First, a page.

Tam at Fallengutter, with Jan’s hands

Sunday morning we headed for Peekskill on Interstate 86. Sun beating through the windshield made the seat uncomfortably warm for the pup, so he curled up in the passenger foot well, on top of my backpack with a couple of squeaky toys. This wasn’t the most direct route home, but we were going to have lunch with some friends I’d never met in person before. Susie and I had met years ago on an e-list devoted to malamutes, then continued the acquaintance on Facebook. Her partner, Jan, is an Episcopal priest, and I wanted to meet both of them, and their current malamute, Luci. Luci was a tad overbearing and had to be banished inside, but the rest of us had a delightful lunch on the front porch, watching the neighborhood pass by.

Sunday afternoon traffic had been heavy coming into Peekskill, so — mindful that I had a 9:45 boat to catch — I left promptly at 4, fortified by lunch and the travel glass of brewed iced tea that Susie gave me.

My thought was to take Interstate 84 across Connecticut till it intersected I-495, then follow my usual route to Woods Hole. GPS warned me that traffic was heavy on my chosen route and could it offer an alternative? Mindful of the heavy traffic coming in to Peekskill and the fact that the 9:45 was the last boat of the night, I said OK.

Big mistake. GPS routed us through backroads and small towns whose names I can’t remember. Was this going to get us to I-84? Did GPS know I had a boat to catch? The directions were less than precise, I had to make a couple of U-turns, and my bearings were slipping away. Finally I saw a sign TO I-95 — the shore route that would get me to Woods Hole a lot faster than the winding roads I’d been on. Once on I-95 I let GPS calculate my drive time to Woods Hole: it had us arriving between 8:30 and 8:45. Whew. No rest stops for the puppy, but the puppy was fine until we rolled into the Steamship lot and he finally got to pee and drink some water.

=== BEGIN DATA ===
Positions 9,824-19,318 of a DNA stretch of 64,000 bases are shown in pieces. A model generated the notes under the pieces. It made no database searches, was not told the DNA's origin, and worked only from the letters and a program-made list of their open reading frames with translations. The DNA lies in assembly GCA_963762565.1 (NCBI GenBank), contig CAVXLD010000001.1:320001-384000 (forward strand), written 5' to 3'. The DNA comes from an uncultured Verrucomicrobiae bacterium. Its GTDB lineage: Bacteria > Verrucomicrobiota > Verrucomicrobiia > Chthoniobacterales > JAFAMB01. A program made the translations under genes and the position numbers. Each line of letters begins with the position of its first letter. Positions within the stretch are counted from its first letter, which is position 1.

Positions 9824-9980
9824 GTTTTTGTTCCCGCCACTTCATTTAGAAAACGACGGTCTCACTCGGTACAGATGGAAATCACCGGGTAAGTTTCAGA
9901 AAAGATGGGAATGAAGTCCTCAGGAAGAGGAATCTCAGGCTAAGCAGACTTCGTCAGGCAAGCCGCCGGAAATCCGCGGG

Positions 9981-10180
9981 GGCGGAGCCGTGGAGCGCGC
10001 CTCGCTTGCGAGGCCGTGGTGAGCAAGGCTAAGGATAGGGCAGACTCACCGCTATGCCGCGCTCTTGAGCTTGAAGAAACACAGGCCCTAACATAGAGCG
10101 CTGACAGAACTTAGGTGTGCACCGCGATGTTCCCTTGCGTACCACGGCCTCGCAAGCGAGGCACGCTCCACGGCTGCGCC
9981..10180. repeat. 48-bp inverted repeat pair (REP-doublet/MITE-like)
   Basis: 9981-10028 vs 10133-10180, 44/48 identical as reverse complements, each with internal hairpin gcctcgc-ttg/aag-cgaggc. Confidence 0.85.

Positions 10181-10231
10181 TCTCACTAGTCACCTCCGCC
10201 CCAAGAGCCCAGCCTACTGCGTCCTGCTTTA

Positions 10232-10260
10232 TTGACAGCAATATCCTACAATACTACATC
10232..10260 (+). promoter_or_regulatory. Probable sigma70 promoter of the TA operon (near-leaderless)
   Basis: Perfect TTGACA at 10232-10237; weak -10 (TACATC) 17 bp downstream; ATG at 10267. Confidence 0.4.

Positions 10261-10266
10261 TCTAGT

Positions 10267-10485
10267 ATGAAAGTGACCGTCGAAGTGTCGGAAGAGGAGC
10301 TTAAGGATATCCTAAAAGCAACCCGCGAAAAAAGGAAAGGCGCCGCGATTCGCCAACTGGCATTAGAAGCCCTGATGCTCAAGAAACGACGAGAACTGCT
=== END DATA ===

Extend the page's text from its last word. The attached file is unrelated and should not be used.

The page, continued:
One of the Steamship crew on the freight deck was so taken with the puppy that he asked to take a photo. Sure, I said.

sleeping puppy

Tam Lin chills on the boat while I drink my beer.

Since it was the pup’s first trip to the Vineyard, it didn’t seem right to spend it all in the car. Besides, I wanted a beer. Dogs aren’t allowed in the lunchroom, but no one minded that I bought my beer with a puppy in one arm. Quite the contrary. The big challenge was getting money out of and into my wallet one-handed, but the cashier helped.

At about quarter to 11, we got home, safe and sound. I was ready for bed, but Tam, having slept most of the day, wanted to play. After a short stroll around the neighborhood, he settled down.

It was so good to have a dog sleeping on my bed again, though it was strange having one who took up so little room. Looking at these photos from barely 10 days ago, I can’t help noticing how much he’s grown.

Next post: Settling In.

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Adventures in GPS

I got my first-ever cell phone this past January. Why I call it a phone when I seldom use it for phone-calling I’m not sure, but there it is. I use it for texting and private-messaging on Facebook, I use it for looking up words when I’m reading or proofreading something on paper — and this weekend I used it to find my way around Boston.

My 50th high school reunion was scheduled for May 10–11, and though I hadn’t been to a class reunion since the tenth, in 1979, I was determined to go. Winsor, the private girls school I attended from seventh grade through graduation, was pretty conservative, but my teachers were great and so were my classmates, most of whom I hadn’t kept up with.

The logistics, however, were daunting. I didn’t know anyone I could crash with for free.  Boston hotels are pricey and my resources are limited, so my first thought was to find a cheap motel out on the fringes of the metro area and commute. Once I got down to serious online searching, my close-to-town options turned out to be limited. The Motel 6 in Weymouth looked promising — until I learned that it had become a haven for drug-related and other mayhem and closed for good last fall.